World markets volatile as new virus strain rattles investors

London — European shares fell 2% on Monday, the dollar strengthened and market volatility surged amid growing unease over the economic impact of a new coronavirus strain in Britain which has seen several European countries shut their borders to the UK.

The news of the new strain, said to be up to 70% more transmissible than the original, has put some 16-million Britons under tougher lockdowns and has overshadowed US lawmakers’ agreement over a long-awaited stimulus bill.

Prime Minister Boris Johnson will chair an emergency response meeting to discuss international travel and the flow of freight in and out of Britain.

Coinciding with the lack of a post-Brexit trade deal ahead of the December 31 deadline, those developments sent the pound almost 2% lower at $1.3272. Losses of more than 1% on UK equities were led by 6%-7% tumbles at banks Lloyds and Barclays.

German shares fell about 2%, while pan-European travel and leisure stocks lost more than 5% .

MUFG analysts noted the tougher restrictions might have to remain place for months until more people are vaccinated. “As a result, the economic slowdown will prove deeper and extend further into 2021. It will dampen optimism over a stronger economic recovery in 2021,” they told clients, noting this setback could necessitate more monetary stimulus.

Volatility, a measure of price swings on an asset class, swung higher across the board, with Wall Street’s “fear gauge” the Vix — rising above 25% for the first time since December 11.

Implied overnight sterling volatility hit approached nine-month highs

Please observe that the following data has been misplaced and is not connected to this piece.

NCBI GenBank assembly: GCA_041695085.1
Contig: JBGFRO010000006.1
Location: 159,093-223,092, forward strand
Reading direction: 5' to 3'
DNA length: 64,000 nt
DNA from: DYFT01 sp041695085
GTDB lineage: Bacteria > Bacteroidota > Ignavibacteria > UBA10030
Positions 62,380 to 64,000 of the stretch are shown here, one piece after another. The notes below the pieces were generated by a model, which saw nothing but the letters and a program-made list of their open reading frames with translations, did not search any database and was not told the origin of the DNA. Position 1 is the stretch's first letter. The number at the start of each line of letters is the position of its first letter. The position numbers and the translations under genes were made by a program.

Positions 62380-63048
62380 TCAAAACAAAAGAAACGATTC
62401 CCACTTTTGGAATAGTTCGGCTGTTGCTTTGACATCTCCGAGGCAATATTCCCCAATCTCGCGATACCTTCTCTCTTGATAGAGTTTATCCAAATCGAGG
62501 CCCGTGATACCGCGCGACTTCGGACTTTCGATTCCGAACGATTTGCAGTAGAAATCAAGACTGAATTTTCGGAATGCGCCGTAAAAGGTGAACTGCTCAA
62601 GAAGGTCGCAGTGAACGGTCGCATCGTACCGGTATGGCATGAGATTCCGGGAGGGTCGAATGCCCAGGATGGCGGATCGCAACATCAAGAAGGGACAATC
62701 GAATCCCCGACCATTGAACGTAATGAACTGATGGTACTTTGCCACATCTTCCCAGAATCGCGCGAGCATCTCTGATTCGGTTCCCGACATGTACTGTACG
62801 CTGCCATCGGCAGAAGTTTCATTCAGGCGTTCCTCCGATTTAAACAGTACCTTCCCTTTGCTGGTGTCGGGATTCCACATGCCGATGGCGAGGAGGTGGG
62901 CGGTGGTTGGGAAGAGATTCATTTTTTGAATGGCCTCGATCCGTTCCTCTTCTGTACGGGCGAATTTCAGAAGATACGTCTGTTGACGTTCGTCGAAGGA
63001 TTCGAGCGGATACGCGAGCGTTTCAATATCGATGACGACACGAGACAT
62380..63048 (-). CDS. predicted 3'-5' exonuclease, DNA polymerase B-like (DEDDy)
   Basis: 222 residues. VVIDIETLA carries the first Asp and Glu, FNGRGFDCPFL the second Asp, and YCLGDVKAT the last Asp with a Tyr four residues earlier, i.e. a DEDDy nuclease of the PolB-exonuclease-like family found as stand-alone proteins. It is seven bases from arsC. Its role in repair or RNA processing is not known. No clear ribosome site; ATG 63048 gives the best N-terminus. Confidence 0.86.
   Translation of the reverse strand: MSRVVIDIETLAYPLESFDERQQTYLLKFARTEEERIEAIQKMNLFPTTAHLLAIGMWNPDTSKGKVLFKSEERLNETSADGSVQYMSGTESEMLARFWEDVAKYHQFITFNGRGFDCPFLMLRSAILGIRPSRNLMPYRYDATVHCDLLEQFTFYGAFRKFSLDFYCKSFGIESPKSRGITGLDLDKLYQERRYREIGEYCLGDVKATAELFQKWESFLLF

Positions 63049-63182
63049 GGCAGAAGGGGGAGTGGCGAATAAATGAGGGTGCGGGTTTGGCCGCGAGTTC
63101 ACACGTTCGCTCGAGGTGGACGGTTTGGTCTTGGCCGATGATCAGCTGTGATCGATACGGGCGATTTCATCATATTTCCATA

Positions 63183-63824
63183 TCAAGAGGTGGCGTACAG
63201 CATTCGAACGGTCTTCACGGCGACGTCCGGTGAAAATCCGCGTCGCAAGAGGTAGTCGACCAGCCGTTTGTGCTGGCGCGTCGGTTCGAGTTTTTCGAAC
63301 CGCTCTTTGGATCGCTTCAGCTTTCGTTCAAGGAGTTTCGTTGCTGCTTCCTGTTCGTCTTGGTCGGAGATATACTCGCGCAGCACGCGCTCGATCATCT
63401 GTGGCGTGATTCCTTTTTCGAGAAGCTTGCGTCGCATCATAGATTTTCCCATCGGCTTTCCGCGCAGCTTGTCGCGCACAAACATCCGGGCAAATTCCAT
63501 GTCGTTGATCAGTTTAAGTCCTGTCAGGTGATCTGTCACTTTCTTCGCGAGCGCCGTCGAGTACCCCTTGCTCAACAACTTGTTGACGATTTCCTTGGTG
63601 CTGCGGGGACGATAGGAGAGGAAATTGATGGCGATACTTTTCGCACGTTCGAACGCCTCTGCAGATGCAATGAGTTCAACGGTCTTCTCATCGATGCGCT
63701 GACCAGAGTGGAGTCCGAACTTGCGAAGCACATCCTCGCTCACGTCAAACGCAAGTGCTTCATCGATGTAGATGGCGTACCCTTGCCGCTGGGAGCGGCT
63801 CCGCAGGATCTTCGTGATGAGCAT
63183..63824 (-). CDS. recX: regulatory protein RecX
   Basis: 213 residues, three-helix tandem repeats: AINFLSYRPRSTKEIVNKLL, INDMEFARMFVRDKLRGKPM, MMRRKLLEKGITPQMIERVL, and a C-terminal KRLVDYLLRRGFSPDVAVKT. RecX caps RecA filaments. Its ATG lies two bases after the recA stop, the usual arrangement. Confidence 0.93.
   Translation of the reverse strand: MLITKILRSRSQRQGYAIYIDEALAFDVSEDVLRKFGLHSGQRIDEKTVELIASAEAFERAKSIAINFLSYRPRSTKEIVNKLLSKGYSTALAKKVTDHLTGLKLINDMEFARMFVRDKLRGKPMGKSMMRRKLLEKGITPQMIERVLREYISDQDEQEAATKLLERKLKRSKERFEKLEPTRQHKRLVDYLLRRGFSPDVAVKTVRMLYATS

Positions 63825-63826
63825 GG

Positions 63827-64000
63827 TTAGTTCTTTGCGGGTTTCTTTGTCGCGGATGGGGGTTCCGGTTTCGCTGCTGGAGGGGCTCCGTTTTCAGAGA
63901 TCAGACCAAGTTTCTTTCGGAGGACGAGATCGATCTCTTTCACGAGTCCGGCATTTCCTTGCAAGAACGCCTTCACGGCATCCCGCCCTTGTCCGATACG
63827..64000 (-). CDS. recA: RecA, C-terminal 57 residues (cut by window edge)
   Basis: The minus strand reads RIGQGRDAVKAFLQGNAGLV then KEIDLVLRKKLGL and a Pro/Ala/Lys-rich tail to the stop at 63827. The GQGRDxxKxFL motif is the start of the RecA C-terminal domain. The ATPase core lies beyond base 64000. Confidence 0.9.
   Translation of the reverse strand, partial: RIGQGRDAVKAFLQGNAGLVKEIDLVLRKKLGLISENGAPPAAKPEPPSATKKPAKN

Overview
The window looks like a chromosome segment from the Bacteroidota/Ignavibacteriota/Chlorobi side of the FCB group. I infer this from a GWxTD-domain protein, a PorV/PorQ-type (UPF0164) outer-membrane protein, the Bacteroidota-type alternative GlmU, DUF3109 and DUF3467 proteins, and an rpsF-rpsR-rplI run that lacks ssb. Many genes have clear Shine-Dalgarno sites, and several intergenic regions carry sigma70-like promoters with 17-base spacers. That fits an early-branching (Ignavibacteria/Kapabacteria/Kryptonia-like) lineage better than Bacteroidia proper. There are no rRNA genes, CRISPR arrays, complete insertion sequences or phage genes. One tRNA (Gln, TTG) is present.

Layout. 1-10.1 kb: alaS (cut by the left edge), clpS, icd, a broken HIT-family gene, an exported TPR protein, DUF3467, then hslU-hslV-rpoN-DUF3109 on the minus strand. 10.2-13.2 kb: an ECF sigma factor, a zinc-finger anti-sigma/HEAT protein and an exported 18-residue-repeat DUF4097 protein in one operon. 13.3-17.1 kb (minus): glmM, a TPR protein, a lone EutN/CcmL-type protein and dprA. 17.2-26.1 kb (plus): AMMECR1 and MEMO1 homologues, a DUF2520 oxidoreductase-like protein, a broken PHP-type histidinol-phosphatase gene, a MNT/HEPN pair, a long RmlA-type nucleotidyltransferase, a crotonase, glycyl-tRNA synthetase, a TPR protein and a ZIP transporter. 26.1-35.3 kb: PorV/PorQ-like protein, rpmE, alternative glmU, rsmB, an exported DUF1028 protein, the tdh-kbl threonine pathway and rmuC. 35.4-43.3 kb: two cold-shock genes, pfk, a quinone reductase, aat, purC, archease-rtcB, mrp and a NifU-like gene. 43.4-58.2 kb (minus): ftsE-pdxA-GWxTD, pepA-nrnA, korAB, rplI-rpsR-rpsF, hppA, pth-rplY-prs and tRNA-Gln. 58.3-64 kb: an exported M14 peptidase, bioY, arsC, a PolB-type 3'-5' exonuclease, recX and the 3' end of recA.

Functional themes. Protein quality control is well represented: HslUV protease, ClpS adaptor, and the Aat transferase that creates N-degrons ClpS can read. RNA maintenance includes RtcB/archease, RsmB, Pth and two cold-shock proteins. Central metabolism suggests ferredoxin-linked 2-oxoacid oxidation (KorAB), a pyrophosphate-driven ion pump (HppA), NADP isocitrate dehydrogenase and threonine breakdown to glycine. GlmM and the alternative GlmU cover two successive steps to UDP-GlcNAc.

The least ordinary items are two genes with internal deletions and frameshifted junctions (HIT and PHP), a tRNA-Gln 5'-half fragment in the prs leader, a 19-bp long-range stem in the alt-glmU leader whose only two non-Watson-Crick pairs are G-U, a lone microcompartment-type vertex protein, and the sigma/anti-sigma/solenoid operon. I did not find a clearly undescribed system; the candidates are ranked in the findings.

Earlier, Asian shares excluding Japan dipped 0.2% after hitting a string of record peaks last week. Japan’s Nikkei shed 0.4%, off its highest since April 1991.

Futures for the S&P 500 were down 0.6%, despite opening stronger after US Senate majority leader Mitch McConnell said an agreement had been reached by congressional leaders on a roughly $900bn Covid-19 relief bill.

The setback could upend bullish bets on commodities such as oil and copper, which were expected to benefit from a growth upswing in 2021.

Brent crude futures dropped more than 3% while copper, a key economic growth barometer, fell off the $8,000/tonne mark it recently scaled for the first time since 2013.

“Investors’ rosy expectations for 2021 have suddenly vanished due to a new variant of the virus,” Kazuhiko Saito, chief analyst at commodities broker Fujitomi, said.

Dollar time

The risk-off picture provided a boost to safe-haven assets, from government bonds to gold to the dollar. Speculators who had taken bearish dollar positions to the biggest since September, trimmed those in the week to December 15, data showed on Friday

The dollar index rose as high as 90.68, up almost half a percent, well off last week’s 89.723 level that marked the lowest since April 2018.

The euro edged lower at $1.222 while the yen firmed slightly at ¥103.5 per dollar.

The dollar also found support from a Nikkei report that Japanese Prime Minister Yoshihide Suga had told officials to ensure the dollar did not fall below ¥100.

Gold prices, meanwhile, climbed to six-week highs at $1,896/oz  while US and German bonds rallied, with yields down three to four basis points.

The US two-year/10-year treasury yield curve, another important gauge of growth expectations, flattened a touch. The curve had steepened on Friday to the highest levels in almost three years amid optimism about the stimulus bill.